In the global economy these days, there are known unknowns, unknown unknowns, and then there's the Chinese credit market.
On the heels of Federal Reserve Chairman Ben Bernanke's announcement Wednesday that the Fed is set to ease its program of large-scale bond purchases, global markets have been in turmoil, which has only been exacerbated by a sudden spike in the Shanghai interbank offer rate. That rate indicates the willingness of banks to lend to one another, and its surprising rise on Thursday has reinvigorated fears that the Chinese banking system is far more rickety than Beijing would like to let on.
The problem is that very little is known about just how much debt Chinese banks have taken on amid that country's infrastructure-fueled growth. This has resulted in fears that a massive credit bubble may be about to pop. If that's true, the results could be catastrophic.
The questions regarding the health of the Chinese banking system turn on whether its financial institutions have taken on too much debt too quickly and whether a slight slowdown in the country's economy could prevent debtors from making good on their loans. Much of China's economic growth at the municipal level has been underwritten by rising real estate prices, and if the torrid growth of those prices begin to taper, bank collapses are not out of the question, a scenario not unlike the 2008 financial crisis in the United States.
Just have a look at this chart of the rate in question, the Shanghai Interbank Offer Rate, or SHIBOR, from Barclay's:
Charlene Chu, a senior China analyst at Fitch, has emerged as a leading Cassandra on the Chinese economy, and on Friday she released a report estimating that over the course of the last 10 days of June, Chinese banks will face nearly $250 billion in obligations related to wealth management products. The unwillingness of Chinese banks to lend to each other, she argues, may leave them struggling to meet those obligations. Chu estimates that these wealth management products may total as much as $2 trillion, and because they include short-term payouts may result in Chinese banks facing severe short-term capital shortfalls, a scenario that calls to mind the bankruptcy of Bear Stearns in 2008. Earlier this week, Chu released a report describing the Chinese credit bubble as unprecedented in world history.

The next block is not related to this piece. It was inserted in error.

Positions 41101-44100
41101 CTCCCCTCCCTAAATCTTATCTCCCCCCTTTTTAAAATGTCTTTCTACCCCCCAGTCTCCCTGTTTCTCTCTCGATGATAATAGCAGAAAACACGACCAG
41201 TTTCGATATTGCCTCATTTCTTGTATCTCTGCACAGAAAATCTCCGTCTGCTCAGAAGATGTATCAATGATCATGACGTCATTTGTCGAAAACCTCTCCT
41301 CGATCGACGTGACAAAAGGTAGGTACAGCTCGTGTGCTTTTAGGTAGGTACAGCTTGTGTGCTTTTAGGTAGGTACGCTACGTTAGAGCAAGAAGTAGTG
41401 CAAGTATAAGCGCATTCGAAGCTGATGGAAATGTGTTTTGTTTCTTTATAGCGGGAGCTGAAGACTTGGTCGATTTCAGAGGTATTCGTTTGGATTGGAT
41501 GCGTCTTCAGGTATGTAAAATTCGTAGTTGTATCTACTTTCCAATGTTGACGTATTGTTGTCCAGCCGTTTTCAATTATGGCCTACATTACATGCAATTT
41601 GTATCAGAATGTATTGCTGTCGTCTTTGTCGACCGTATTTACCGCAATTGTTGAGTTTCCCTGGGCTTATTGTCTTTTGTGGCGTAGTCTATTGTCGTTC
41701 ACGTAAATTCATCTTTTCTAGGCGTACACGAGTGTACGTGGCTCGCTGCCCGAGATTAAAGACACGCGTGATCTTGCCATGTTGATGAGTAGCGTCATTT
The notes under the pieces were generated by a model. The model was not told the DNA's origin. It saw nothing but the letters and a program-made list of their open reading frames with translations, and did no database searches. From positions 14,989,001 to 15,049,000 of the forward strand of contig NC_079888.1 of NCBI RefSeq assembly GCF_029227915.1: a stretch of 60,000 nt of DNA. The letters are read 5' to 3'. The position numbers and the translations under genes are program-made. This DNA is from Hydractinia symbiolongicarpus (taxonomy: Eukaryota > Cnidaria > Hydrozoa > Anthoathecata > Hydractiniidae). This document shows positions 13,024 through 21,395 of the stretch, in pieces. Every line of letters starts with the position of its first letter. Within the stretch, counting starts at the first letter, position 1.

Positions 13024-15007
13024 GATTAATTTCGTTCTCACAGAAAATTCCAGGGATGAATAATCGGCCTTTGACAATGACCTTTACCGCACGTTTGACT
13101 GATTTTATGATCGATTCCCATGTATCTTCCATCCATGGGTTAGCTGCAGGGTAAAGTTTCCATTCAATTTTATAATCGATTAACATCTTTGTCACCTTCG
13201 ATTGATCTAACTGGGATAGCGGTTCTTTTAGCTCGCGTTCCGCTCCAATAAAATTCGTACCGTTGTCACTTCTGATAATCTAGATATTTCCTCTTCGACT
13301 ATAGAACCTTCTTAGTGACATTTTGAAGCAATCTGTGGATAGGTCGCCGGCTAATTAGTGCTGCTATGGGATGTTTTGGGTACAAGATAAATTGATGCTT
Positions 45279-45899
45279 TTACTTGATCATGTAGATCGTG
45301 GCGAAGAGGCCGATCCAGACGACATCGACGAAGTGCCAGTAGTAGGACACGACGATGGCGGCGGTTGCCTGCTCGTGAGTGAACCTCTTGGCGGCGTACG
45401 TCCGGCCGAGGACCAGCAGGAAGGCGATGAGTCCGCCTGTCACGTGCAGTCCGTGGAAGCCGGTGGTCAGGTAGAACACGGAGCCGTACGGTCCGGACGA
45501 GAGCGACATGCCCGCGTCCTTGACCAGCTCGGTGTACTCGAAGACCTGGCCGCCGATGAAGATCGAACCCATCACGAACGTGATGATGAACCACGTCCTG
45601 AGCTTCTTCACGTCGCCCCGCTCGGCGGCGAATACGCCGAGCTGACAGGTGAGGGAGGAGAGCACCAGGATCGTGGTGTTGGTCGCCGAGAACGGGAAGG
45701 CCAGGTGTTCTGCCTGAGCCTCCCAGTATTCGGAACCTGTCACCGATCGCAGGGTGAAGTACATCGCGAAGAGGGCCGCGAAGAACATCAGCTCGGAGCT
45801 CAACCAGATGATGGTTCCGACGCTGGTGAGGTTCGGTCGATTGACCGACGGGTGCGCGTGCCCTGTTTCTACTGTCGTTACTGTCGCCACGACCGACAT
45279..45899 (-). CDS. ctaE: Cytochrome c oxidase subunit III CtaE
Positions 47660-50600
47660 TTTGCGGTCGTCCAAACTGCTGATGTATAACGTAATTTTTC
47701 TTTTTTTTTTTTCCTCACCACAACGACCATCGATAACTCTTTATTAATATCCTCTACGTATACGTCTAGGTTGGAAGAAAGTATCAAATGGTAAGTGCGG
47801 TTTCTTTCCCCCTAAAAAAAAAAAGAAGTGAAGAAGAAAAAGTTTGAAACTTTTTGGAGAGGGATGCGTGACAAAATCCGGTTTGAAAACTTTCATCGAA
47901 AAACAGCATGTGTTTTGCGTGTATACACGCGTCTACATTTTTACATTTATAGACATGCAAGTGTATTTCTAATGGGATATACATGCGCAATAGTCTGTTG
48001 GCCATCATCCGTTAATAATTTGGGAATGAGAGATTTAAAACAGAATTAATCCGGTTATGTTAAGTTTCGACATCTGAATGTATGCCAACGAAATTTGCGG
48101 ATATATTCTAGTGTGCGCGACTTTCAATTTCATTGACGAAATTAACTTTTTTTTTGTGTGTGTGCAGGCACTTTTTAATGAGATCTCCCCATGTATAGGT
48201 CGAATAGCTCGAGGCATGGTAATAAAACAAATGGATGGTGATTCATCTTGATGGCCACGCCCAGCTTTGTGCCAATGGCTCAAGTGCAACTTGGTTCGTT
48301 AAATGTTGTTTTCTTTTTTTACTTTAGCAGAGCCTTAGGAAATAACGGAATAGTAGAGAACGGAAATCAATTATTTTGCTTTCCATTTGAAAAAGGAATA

But the pressures on the Chinese economy are not occurring in isolation. Bernanke's decision to begin to scale back the Fed's massive stimulus program means that the global economy will soon be deprived of an enormous amount of liquidity. Following the Fed's so-called quantitative easing program, developing economies were flooded with cash, fueling recent economic booms in Brazil and Turkey. The program's end may herald a giant sucking noise of capital leaving these developing economies and returning to recovering Western economies. It should come as no surprise that both the Turkish and Brazilian markets were hammered this week.
This may spell bad news for Chinese banks. For years, skeptics of the Chinese economic growth miracle have argued that the country's municipalities have taken on enormous debt and placed it investment vehicles off the official books. As a result, no one really knows how much debt China has taken on in the process of achieving astounding economic growth rates over the past decade. Though Bernanke is stepping off the gas pedal because he believes the U.S. economy is finally beginning to recover, Chinese leaders are trying to figure out how to keep the economy growing, a problem with no obvious solution.
The news that China's banks may have grown reluctant to lend to each other only adds to the storm clouds on the horizon.